Canada Needs a Super-Civil Service
SIR ARTHUR W. CURRIE
Clarion call for a modern and efficient business government for Canada is made by General Currie.
THERE is probably no country where it is so easy for the average citizen to make his weight felt in public affairs as it is in Canada. Our population, comparatively small and spread over a large area, is divided into more or less well defined groups, any one of which is small enough for the man who takes an interest in the government of his country to exercise within it a very considerable influence. It is no very long step for him to deal with a federal or provincial cabinet: the man who can influence the views of a group of any importance, who can estimate their reactions to a policy or a proposal is generally a very welcome adviser. He is probably well acquainted with one or more Cabinet Ministers who not only wish to maintain his friendship and confidence, but will be quite honestly desirous of his help, and the man who is outside the House looking in has sometimes more to say regarding the policy of his party than the member who is inside looking out.
In spite of this easy path to a voice in the business of government, we can scarcely claim that the average Canadian takes a very great interest in the affairs of his country. There are indeed many individuals, just as there are many clubs and societies, who display bursts of enthusiasm over some federal or civic project, but as a rule the man in the street exercises his right to vote at an election—sometimes he does not even do that—and then, for the term of the next parliament, sits back in his office chair and condemns whatever government happens to have come into power. If he does anything more, it is because some decision is likely to affect his own pocket, his own constituency or his own political influence. It is partly in consequence of this indifference to the common good that the duties of government have been left almost entirely to those who have made of them their life-work, whom for want of a better word we call politicians. It is a further result of the same conditions that the very word "politics,” which should mean the affairs of state, has come to mean the affairs of a political party. It has become very difficult for anyone to be a patriot without being a partisan, and the man who displays any interest in public matters is generally supposed to be carrying on his part in some deep-laid party campaign.
None of these things is as it should be. It is not so long since our national energies were directed to one aim, since all our efforts were devoted to our part in the great struggle which we hoped would bring about a new world. Surely there are men in Canada who think of Canada first, who can feel real enthusiasm for her progress and her prosperity, an enthusiasm which shall make itself felt not only in words, but in active and lively interest!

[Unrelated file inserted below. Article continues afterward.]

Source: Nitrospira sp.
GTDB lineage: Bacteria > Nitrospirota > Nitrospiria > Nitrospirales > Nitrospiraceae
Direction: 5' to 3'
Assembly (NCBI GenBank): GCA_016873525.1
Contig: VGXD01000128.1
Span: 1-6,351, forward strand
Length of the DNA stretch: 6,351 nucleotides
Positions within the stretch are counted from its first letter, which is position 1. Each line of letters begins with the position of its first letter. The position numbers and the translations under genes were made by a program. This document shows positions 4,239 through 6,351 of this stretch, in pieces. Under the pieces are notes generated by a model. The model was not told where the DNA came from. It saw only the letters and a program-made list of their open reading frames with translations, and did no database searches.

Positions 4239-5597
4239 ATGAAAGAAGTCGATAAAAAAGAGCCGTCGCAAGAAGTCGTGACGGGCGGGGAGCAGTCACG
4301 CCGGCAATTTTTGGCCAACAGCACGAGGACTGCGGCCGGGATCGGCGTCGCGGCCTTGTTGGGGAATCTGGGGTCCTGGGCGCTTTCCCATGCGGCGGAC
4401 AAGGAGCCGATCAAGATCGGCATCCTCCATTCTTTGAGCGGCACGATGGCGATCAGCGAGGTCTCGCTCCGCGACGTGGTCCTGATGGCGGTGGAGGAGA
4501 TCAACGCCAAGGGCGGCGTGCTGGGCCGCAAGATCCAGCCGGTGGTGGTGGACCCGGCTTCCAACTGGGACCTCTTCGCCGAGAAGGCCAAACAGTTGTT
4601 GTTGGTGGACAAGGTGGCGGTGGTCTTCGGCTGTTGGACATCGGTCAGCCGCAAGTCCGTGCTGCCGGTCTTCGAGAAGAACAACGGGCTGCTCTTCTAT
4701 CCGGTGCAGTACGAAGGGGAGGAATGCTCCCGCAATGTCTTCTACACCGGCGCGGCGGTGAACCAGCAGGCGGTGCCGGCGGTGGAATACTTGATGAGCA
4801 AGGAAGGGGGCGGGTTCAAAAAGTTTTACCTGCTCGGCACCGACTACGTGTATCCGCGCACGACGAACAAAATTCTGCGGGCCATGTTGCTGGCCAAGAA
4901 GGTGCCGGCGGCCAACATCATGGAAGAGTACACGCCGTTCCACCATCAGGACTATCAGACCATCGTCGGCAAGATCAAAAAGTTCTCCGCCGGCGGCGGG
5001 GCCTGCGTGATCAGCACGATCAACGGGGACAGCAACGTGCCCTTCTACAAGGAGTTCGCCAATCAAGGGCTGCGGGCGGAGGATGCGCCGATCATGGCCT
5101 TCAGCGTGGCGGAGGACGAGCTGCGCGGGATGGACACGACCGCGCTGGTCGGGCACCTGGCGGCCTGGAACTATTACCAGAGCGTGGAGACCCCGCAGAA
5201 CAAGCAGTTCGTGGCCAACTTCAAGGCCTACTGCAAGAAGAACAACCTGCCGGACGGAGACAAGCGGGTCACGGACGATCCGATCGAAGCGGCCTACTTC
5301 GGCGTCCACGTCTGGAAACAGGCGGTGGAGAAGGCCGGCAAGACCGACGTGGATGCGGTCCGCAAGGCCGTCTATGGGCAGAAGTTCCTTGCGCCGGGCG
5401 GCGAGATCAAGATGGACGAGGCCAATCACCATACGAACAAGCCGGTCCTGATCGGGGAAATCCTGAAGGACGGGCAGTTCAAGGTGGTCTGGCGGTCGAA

Government by Cabinet
THERE is no ground for the expression of such a hope as this being taken as an indictment either of our principles of government or of the men who administer them. We must remember, however, that the people of Canada have some duty as regards the conduct of Canada’s affairs; they are just as integral a part of the machinery as the Crown and the Parliament, and since the. people cannot avoid this responsibility, it rests on them to do their share by intelligent thought and wellconsidered comment. Unless and until we learn how urgent it is that we should think in national terms, that we should not limit ourselves to provinces and parishes, we shall not accomplish prosperity, for we shall not deserve prosperity.
The government of Canada resembles that of any other part of the British Empire in that its practice does not always follow its theory. We are all well accustomed to the fiction which is more or less ill expressed in the
saying that "the King rules, but does not govern.” We know that even the shadowy right of veto has long since departed from the Crown, that the “Governor-General in Council” sets the sign manual of approval on orders in the framing of which the Governor-General takes no part. Yet many of us have failed to note another change which has crept almost unnoticed into our practice of government.
A stranger who studied our constitution might very easily come to the conclusion that the Parliament in which is vested the power of legislation was an originating body, that laws and policies arose from its deliberations and that the executive merely followed its instructions. This, of course, is nothing like what really happens. Bills containing projects of legislation of a national importance, if they are to have any chance of becoming law, are introduced by the government, that is to say by the Cabinet. It is true that before proposals are brought in, the ground is usually well prepared beforehand: the probable popular opinion is judged by observing the reaction to inspired articles in the newspapers, and by consultations with friends of the Cabinet: possibly a party caucus is held; there may be an agreement with the leader of some important bloc in the House, But the
fact remains that the Cabinet not only administers the country, but also frames its laws.